Tlingit man and woman in full dancing costumes, Alaska, 1906
I am Hiyash, the “foundation floor of the beaver house.” This name was given to me from the Raven Beaver Clan of Angoon, Alaska, after I was formally adopted into three West Coast Native American tribes: The Tlingit, the Duwamish, and the Snoqualmie.
I am now retired after 31 years of teaching anthropology at Seattle Pacific University. I’ve learned that an academic can study anything to death, but the true scholar is the one who does something for good with the knowledge he or she has gained. While I was getting my master’s in missions and philosophy at Asbury Seminary in the 50s, I realized the greatest weakness of missiology was anthropology. The failure of ministering to others was due to a lack of understanding how people are shaped by their cultures and social values. It was then I decided to go to the University of Oklahoma to earn a master’s in anthropology, before pursuing my Ph.D. at the University of Washington.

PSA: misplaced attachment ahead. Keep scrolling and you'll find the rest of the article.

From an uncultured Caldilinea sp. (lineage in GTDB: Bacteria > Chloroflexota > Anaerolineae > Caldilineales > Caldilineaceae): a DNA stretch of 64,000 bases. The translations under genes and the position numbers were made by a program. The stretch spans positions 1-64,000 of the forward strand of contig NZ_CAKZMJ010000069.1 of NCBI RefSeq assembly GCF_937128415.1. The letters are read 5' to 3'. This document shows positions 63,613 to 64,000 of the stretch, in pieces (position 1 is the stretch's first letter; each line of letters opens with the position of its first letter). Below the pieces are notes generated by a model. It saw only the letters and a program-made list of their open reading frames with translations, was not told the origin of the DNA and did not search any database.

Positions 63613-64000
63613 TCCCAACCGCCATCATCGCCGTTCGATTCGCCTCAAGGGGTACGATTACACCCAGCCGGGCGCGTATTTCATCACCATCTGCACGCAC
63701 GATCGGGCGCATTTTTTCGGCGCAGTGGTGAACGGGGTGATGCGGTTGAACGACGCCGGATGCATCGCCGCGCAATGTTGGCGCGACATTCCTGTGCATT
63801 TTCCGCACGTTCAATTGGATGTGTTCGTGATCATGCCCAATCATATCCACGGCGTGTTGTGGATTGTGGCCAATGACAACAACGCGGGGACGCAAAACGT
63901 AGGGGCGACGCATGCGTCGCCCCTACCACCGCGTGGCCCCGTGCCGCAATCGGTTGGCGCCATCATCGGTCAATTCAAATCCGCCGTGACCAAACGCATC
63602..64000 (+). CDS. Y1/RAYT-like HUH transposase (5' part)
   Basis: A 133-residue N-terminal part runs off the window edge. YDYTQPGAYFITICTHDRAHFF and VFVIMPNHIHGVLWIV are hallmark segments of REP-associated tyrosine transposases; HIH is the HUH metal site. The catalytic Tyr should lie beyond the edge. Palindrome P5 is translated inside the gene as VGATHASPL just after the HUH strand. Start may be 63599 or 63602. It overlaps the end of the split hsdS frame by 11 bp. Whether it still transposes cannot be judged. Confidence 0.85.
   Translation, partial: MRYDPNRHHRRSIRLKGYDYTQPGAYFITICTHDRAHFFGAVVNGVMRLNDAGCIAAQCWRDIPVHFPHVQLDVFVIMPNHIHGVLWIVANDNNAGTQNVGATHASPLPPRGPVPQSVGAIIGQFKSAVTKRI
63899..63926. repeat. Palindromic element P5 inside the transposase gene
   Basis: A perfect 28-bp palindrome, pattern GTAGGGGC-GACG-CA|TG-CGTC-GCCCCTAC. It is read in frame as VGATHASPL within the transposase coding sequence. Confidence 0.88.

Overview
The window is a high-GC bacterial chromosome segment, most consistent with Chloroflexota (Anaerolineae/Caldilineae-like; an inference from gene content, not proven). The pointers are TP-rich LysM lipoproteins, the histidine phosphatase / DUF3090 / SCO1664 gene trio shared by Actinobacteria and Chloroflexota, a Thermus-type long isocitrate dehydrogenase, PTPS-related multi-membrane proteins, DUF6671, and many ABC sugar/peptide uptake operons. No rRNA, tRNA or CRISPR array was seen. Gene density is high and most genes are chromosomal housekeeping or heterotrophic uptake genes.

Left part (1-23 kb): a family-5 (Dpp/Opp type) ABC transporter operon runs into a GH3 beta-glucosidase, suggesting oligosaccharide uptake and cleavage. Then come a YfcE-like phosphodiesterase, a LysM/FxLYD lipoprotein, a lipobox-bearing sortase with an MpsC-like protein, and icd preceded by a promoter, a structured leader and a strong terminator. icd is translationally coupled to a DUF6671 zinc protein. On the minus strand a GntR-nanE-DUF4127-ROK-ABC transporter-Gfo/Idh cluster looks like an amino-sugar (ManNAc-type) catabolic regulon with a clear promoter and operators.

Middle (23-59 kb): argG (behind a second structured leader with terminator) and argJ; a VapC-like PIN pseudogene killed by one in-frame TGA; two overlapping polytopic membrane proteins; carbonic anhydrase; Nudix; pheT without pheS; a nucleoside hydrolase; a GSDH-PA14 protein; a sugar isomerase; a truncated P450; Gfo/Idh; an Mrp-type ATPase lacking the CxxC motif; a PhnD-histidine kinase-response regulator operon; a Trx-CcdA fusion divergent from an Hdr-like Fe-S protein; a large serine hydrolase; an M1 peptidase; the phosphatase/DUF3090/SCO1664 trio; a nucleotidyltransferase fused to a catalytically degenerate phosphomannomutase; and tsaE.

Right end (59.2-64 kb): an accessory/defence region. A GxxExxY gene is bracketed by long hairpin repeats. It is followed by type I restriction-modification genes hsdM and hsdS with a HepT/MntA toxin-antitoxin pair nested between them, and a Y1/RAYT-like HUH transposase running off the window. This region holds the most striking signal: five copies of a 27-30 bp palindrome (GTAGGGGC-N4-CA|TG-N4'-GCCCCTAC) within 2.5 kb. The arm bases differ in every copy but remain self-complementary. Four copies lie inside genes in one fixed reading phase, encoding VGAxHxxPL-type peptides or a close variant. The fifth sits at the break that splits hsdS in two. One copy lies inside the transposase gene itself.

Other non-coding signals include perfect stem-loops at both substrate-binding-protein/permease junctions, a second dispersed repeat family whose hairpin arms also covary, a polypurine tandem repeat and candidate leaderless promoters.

I am dedicated to championing native subcultures, helping them attain recognized government status. In the case of two Alaska youths convicted of robbery in 1994, I advocated for the establishment of island banishment, reinstituting and preserving the tradition in the Tlingit tribe. This punishment was in place of the federal courts decision of imprisonment. In 2009, I joined the efforts for the appointment of a sacred site for Snoqualmie Falls.
Because we want to support future activist generations, my wife and I established the Kenneth D. Tollefson Minority Student Scholarship Endowment for SPU ethnic minority students majoring in sociology, anthropology, or social services.
If we’re not involved in the world, how’s it going to change?
— Kenneth Tollefson, anthropology professor, emeritus